Postmortem

For the second round of our contest, we asked you to send us original works of fiction that begin with this sentence: "The nurse left work at five o'clock." The winning story was "Last Seen" by Cathy Formusa of Port Townsend, Wash. You can read her story and more of our favorites on our Three-Minute Fiction page.


An empty hospital bed. i i
iStockphoto.com
An empty hospital bed.
iStockphoto.com

Note to Readers: This entry in our "Three Minute Fiction" contest includes graphic descriptions of the results of violence.

The nurse left work at five o'clock.

She had seen the dead woman's husband sitting, near the entrance, under the yellow sign that Doctor Ahmed had hung some months ago. "While You Wait, Meditate." He was sitting with his arms crossed, elbows cupped in the palms of his hands and hadn't looked up when she passed him on her way out.

Just before lunch, a convoy had come from the Army camp. A dark-skinned soldier, holding a small rifle in his left hand, threw open the office door and announced the Colonel. Doctor Ahmed had automatically stood up.

The Colonel was plump. He looked calm and extremely clean, the way bullfrogs do, gleaming green and gold in the mud. He put his baton on the table and asked the nurse to leave the office.

When Doctor Ahmed rang his bell, the nurse went back in and was told to get his wife, Zakia, from their home on the top floor. Usually, he just called her on the phone. The nurse hurried up, carrying news of the Colonel.

Doctor Zakia was a pediatrician, good for offering women advice about breast-feeding, but she understood at once why she was to do the postmortem. The soldiers put the stretcher in the operating room and left. When the doctor removed the white sheet, she made a noise and began reciting the Fatiha in a high voice. It was difficult for her to continue the examination — she had a grown-up daughter.

Then the nurse was alone with the young woman for over four hours, cleaning her of the blood and the filth, and then stitching her up. The abdomen and thighs had turned green, but this was expected. There was a pronounced swelling of the tongue and lips.

The nurse wondered whether the body would last till the funeral. If there was a protest, it would take the entire day in the sun for the procession to reach the cemetery.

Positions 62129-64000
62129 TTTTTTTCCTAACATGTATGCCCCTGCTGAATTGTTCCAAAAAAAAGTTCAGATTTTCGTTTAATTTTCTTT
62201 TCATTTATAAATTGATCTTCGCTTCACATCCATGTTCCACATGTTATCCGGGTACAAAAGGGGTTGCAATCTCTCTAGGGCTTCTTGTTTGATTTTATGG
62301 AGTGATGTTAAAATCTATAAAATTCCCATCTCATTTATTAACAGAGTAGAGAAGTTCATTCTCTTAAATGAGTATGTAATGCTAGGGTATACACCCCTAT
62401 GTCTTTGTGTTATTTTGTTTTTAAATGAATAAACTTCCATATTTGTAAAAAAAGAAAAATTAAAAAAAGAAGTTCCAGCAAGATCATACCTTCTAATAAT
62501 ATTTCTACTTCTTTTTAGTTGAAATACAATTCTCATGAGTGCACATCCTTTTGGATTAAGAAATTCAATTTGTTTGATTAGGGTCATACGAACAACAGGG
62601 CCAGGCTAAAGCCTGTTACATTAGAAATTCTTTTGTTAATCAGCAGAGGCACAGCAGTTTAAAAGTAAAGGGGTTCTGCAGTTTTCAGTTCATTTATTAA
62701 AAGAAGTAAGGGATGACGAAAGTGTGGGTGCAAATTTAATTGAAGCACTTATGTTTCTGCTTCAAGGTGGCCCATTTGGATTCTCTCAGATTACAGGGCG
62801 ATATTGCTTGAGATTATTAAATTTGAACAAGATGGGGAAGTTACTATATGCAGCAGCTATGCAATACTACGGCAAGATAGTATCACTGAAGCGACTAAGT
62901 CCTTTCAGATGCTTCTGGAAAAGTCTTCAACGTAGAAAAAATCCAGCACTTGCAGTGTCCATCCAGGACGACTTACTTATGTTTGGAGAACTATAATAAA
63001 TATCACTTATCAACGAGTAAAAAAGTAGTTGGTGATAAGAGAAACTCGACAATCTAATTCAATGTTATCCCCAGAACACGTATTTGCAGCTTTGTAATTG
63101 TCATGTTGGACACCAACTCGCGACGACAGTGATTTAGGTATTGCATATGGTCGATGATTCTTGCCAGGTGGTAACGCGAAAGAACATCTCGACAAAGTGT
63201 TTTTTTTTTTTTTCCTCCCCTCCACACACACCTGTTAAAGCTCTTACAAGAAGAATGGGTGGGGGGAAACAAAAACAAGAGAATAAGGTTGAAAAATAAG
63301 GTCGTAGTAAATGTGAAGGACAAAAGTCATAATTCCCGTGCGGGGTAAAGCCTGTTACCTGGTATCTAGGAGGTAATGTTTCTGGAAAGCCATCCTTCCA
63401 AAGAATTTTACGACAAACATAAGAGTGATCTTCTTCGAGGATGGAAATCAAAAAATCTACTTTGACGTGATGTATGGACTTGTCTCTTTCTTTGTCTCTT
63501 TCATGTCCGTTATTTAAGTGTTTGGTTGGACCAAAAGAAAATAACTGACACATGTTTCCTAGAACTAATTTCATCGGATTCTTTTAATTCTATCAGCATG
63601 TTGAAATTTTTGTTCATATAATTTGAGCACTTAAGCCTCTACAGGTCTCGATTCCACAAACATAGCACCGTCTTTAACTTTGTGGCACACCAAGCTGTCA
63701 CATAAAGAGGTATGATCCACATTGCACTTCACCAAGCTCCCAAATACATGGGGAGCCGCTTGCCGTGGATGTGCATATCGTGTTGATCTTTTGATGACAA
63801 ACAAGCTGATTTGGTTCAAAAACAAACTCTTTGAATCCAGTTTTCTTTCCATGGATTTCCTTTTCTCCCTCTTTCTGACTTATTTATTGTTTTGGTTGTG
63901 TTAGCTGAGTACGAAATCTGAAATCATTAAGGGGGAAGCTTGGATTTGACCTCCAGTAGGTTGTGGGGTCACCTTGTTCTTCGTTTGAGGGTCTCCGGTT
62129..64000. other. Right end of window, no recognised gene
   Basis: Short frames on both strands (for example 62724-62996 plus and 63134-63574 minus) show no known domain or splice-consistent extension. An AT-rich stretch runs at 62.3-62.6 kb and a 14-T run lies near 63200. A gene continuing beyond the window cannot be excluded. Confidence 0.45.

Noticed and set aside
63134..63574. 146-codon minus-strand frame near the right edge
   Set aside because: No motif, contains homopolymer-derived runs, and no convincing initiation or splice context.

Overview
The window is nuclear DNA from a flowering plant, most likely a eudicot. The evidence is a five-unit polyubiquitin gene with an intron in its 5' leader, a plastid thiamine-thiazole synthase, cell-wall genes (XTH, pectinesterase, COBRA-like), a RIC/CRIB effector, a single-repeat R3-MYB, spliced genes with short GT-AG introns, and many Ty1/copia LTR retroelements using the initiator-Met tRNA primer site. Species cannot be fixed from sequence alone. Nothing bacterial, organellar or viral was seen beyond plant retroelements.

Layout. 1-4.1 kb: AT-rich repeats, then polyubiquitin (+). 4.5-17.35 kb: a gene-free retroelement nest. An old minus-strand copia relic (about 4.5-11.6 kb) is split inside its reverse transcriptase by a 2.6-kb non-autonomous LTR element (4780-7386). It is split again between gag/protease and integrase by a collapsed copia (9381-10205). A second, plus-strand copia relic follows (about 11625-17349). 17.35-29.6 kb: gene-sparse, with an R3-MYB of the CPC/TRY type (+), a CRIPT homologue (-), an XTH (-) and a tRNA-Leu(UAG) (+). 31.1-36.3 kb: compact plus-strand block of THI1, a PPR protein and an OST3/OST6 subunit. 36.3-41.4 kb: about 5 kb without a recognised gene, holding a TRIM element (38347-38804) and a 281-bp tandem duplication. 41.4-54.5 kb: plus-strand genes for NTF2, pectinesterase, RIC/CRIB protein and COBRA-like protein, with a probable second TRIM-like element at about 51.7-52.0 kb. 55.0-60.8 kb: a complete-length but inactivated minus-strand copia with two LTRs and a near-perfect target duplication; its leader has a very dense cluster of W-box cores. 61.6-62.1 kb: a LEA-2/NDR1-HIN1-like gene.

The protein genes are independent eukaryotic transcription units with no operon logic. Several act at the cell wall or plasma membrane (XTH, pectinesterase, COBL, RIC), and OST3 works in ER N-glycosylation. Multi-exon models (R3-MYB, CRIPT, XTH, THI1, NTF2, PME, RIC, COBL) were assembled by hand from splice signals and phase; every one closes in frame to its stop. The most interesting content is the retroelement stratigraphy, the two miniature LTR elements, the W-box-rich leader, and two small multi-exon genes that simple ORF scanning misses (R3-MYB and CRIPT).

A year ago, a doctor in the north had revealed that the corpse brought to him was of a woman who had been gang-raped. This was a mistake. The Army put out the story that the woman used to come to the camp for customers and that her husband found out and had probably got her killed.

In the warm and stuffy room, the nurse realized that her teeth were chattering. She stopped and for a long while stared at the back of her gloved hands. Then she turned them over, as if she were praying, and studied the film of dark coagulated matter on her fingers.

There was no slippage and still it was hard work. Doctor Zakia would probably tell the family that the body had been washed thrice. The women would nevertheless insist on doing what was proper. How was she to save them? No one teaches you in nursing school to cover cigarette burns on the body or to stitch torn nipples.

When she finally stepped out of the room she was startled to see a dozen soldiers in the hallway. She met the eye of the one closest to her and flinched, but he was quiet, even shy, like a dog that has brought in a squirrel and dropped it on the carpet.

At six, she was sitting in front of the television in her tiny living room. And there she was, the young woman in her wedding photograph. The newsreader said the body had been found in a ditch after the woman had gone missing for 26 hours. She had been struck sometime at night by a speeding vehicle.

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